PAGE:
Artists tour Scotland looking for a Yes to independence
Musicians, actors, artists and writers embark on a concert tour under the banner ‘Yestival’
Today, he says it has 3,000 full members and plans for life after the referendum.
“Artists are used to taking risks, they are used to imagining something new. Change is not seen as a threat,” he says, dripping with rain.
Even the devil has been drawn into the referendum battle, featuring in a play at the Edinburgh Fringe as Black Donald where he describes manufacturing the 1707 Union with England as “my greatest hit”.
Like many others in Scotland’s artistic community, actress/model Eunice Olumide (27) was drawn to the Yes side “because of the aggressive negativity of those on the other side, who never have anything positive to say”.
Raised by Nigerian parents in Glasgow, she says: “I never learned anything good about Scottish until I went to study in the University of Pennsylvania in America.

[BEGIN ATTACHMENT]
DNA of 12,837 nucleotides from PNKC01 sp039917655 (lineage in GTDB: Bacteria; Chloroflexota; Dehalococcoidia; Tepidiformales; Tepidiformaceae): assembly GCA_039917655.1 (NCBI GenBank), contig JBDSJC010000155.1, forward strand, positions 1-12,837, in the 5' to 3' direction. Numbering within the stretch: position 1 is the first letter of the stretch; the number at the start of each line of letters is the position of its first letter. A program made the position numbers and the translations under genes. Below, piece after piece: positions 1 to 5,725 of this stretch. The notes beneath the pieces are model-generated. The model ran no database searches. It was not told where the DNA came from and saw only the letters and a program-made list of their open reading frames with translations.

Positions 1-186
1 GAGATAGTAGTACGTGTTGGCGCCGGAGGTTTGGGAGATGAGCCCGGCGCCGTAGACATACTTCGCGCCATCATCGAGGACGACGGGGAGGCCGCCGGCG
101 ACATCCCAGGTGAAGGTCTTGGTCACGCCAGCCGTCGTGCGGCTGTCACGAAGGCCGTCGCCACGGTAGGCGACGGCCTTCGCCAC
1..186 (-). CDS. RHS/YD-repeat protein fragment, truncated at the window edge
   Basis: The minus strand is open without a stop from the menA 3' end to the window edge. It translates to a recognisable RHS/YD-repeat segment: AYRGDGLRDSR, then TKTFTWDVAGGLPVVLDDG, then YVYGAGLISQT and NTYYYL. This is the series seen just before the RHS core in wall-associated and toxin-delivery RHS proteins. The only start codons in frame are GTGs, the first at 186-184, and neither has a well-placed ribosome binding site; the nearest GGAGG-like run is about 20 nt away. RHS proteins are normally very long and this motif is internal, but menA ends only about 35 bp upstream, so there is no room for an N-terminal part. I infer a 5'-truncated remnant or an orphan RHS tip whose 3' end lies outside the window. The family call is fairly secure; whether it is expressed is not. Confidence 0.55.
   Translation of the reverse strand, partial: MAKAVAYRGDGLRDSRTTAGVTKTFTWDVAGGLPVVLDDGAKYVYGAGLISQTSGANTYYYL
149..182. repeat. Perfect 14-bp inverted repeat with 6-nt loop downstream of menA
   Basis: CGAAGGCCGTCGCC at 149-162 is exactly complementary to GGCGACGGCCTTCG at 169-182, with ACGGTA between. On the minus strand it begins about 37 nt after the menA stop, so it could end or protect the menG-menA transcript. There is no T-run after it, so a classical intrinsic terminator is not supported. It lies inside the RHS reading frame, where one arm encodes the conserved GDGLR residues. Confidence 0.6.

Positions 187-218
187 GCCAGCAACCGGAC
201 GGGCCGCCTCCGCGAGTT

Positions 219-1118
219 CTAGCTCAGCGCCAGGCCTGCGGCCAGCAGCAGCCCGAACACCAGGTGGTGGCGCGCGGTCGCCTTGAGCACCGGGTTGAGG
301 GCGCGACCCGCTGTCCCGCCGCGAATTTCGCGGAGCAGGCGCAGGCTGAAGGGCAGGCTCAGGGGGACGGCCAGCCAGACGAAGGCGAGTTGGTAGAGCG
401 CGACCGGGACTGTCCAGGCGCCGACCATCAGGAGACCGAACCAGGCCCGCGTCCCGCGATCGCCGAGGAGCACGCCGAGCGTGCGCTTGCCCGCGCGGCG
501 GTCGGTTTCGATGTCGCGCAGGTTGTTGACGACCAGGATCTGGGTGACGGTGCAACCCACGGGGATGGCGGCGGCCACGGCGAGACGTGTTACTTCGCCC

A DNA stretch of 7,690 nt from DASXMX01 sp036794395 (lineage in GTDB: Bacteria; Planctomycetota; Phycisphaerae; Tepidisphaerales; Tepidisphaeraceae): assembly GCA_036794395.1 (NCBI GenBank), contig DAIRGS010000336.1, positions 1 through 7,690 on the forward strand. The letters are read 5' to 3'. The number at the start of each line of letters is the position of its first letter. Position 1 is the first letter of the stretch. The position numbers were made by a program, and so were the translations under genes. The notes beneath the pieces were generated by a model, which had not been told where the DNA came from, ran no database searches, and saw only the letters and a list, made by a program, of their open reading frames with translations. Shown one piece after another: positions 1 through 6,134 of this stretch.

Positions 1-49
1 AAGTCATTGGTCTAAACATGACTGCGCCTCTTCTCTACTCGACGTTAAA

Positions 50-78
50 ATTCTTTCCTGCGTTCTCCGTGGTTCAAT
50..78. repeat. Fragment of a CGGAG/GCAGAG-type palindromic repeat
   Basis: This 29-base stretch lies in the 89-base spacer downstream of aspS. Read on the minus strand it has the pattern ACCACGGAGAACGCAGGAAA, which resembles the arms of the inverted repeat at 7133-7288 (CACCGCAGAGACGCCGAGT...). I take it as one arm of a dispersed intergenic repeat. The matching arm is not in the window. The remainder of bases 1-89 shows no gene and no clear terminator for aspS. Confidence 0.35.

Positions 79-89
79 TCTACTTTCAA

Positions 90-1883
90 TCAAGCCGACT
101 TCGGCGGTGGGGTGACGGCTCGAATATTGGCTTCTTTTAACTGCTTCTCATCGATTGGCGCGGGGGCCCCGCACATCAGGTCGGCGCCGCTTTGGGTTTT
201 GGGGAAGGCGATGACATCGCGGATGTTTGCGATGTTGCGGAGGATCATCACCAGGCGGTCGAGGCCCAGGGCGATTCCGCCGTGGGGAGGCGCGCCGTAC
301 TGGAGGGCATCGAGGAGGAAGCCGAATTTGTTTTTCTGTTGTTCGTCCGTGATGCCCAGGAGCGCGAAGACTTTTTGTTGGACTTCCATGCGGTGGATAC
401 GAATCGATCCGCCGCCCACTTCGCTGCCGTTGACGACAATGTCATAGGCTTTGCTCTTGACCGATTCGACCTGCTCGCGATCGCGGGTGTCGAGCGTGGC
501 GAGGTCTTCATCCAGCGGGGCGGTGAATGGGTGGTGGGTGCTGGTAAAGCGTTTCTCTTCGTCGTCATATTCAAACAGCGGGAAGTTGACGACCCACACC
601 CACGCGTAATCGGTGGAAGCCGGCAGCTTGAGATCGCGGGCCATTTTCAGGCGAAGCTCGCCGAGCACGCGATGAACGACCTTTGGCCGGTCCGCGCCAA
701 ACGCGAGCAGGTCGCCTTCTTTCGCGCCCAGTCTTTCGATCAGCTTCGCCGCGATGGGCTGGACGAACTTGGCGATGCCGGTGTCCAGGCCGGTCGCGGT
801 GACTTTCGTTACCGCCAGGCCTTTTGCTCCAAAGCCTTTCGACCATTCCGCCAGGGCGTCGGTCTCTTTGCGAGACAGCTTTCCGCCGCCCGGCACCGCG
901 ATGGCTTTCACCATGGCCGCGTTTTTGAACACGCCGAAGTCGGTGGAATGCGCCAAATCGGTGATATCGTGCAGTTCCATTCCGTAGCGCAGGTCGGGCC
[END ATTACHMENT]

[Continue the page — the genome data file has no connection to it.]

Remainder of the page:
“Britain is not as good as people think, the Trainspotting culture is real,” she declares.
For now, such artists have a voice, but it is not clear if they have an audience, even though many Scots are looking for guidance from non-political quarters, since they despair of getting clarity from politicians.
Different voicesGroups such as National Collective and the left-wing Radical Independence Campaign illustrate the different voices on the Yes side, even if the Scottish National Party is the one most often heard.
Interestingly, much of what the SNP has done in office – its desire for lower corporation taxes, for example, or Alex Salmond’s cautious independence – is disliked intensely.
By now, the rain in Stirling has got heavier, leading organiser Zara Kitson to take up the microphone to offer plastic ponchos hurriedly bought from the tourist office.
“They are all emblazoned with the logo of the monument to William Wallace, but take no notice. It is not because we are nationalists, but because we are internationalists,” she declares, to cheers.
“People are voting No for selfish reasons, because they are scared,” says recently married Ms McFadyen (29), who works in Edinburgh University.
“I don’t care if we are economically poorer, as long as we have control over our own country and have to take responsibility for our own mistakes.”
Many in Scotland’s cultural world would agree. Even if they are inspired by such attitudes, it is as yet far from clear whether the rest of Scotland is ready to follow their lead.